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Immigration to South Australia: Home

This State Library of South Australia guide has information on passenger lists, newspaper indexes and immigration schemes. It includes some resources about immigration to other states.

Why they came

It was envisaged that South Australia would be a self-supporting 'province'. Founded as an experiment in 'systematic colonisation' based on a plan devised by Edward Gibbon Wakefield and Robert Gouger, land in the colony was sold rather than given away and the money raised used to funded free immigration for 'worthy' labourers and their families.

The first land purchasers were either middle class families seeking religious freedom or simply better opportunities, or absentee speculators who quickly drove up land values.

The majority of those who came to South Australia in the 19th century were economic migrants - a situation which continued through the 20th century.

A small number were German and Polish religious and intellectual refugees from Prussia.

Ship images

Illustration from the training manual, The Log of a Merchant Officer (1854)

TROVE - searching online historic newspapers

The most comprehensive 19th century shipping lists were published in newspapers.

These can be searched for free on the Trove website of digitised historic Australian newspapers, including the major South Australian newspapers of the time.

Newspapers such as the South Australian Register, Adelaide Times and South Australian Advertiser contain the most detailed shipping lists.

A simple keyword search such as 'shipping arrivals [surname]' is a good place to begin.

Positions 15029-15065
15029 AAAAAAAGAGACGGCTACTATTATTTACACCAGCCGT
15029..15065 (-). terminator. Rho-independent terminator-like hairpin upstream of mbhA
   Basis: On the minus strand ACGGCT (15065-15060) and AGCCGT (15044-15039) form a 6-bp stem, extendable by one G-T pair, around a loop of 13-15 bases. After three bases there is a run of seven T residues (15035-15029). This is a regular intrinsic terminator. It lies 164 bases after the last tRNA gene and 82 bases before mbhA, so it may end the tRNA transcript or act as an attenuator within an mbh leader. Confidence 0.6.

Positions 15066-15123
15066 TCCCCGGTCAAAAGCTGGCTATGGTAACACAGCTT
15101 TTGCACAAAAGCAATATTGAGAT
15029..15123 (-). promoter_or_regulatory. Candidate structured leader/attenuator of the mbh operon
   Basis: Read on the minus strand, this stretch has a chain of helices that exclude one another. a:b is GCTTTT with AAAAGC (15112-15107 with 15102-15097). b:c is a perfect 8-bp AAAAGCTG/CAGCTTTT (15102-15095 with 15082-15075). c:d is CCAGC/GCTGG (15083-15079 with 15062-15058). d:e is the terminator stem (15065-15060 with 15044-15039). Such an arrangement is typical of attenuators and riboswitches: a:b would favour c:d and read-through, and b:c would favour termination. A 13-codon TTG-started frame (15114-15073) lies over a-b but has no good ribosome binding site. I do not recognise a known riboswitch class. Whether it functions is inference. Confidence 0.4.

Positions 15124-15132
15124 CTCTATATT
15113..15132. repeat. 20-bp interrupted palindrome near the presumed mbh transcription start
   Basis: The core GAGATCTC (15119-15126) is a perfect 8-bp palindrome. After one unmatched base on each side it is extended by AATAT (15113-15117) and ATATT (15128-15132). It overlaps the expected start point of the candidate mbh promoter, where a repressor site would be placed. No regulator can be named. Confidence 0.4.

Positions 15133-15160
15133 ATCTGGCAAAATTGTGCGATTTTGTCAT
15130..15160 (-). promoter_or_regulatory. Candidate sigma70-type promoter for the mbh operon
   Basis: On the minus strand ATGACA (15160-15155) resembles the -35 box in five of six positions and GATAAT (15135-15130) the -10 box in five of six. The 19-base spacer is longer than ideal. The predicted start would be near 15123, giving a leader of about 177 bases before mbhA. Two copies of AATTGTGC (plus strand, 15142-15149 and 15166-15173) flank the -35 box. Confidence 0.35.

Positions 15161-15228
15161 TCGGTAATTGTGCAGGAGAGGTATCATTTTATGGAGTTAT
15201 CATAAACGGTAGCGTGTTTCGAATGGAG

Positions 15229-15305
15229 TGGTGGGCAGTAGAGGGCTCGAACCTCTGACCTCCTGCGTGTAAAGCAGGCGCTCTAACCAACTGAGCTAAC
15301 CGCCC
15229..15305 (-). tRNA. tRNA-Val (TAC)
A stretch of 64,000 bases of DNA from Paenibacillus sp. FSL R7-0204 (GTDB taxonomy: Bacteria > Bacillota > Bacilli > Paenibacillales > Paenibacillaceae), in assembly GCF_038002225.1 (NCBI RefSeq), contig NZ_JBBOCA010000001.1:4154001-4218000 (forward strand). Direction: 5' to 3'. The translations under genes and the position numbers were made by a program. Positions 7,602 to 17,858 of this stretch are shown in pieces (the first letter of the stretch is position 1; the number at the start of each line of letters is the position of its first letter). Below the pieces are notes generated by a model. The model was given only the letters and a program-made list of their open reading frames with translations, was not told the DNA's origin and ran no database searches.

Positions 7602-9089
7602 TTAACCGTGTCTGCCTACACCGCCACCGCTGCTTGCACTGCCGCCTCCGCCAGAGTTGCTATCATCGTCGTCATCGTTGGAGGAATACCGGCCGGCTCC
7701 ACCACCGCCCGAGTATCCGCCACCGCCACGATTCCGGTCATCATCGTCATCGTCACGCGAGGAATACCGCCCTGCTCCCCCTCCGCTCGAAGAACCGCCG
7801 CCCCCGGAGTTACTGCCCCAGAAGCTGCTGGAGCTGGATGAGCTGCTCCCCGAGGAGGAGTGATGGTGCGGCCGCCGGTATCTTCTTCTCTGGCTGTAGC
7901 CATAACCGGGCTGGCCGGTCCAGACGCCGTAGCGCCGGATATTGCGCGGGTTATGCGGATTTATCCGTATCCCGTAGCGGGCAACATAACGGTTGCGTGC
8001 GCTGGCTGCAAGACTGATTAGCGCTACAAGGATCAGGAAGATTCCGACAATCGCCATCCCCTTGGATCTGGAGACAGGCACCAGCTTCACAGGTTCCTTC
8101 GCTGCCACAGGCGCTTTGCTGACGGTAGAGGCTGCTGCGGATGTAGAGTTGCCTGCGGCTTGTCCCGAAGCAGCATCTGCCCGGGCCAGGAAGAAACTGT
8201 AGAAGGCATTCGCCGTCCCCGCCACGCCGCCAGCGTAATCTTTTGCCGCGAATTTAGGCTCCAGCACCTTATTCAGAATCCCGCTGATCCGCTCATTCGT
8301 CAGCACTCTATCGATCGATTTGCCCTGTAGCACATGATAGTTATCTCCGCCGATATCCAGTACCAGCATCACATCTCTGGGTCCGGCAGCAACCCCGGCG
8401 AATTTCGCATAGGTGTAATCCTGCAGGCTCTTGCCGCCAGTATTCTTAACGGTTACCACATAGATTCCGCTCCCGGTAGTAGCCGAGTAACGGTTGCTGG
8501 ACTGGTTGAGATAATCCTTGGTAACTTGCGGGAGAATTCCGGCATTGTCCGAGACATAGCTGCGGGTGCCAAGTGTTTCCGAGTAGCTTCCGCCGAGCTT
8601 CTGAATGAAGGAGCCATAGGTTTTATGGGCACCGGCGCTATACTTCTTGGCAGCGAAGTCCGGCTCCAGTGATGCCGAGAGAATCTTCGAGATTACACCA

You can also add a year range to the search, e.g. 'shipping arrivals marshall 1850-1860'

Getting started

It is helpful to begin with a rough idea of when your ancestor arrived.

For example:

  • Did they arrive as a single person and get married in Australia?
  • Is there an obituary or death notice that gives an approximate arrival date or number of years living in South Australia?
  • When did their name first appear in Directories/Telephone books/Council rate records or other resident lists?

It can be very difficult to find conclusive shipping arrival information. Lists may lack exact details, or quite often there are no lists at all.

State Library staff can suggest other possible sources. The Library has a good collection of ships' diaries written on the voyage, and has access to records such as crew desertion lists and other printed and online sources which may help pinpoint your ancestor's arrival. 

Photographs of ships

Remember that photography did not begin until the 1850s but before this date a painting or drawing of the ship may exist.

The State Library has two major collections of ships images: the AD Edwardes Collection (19th century) and the Arbon/Le Maistre Collection (20th century).

You can search in the catalogue for photographs of the ship your family arrived in by the name of the ship. The best approach is to do a keyword search. For example, for images of the HMS Buffalo type: 'buffalo ship'.

Arrivals in South Australia from Victoria

From the 1850s onwards, many immigrants for South Australia arrived via Melbourne, then journeyed to Adelaide by coastal vessels.

The Public Record Office of Victoria has Melbourne passenger lists searchable online.

See also the page: Travel between Australian colonies (Horner and Hodge indexes).

Listen to historians tell the story

Listen to Professor Angela Woollacott discuss the growth of the settler society in Australia (includes a 12 minute introduction to the History Council of SA).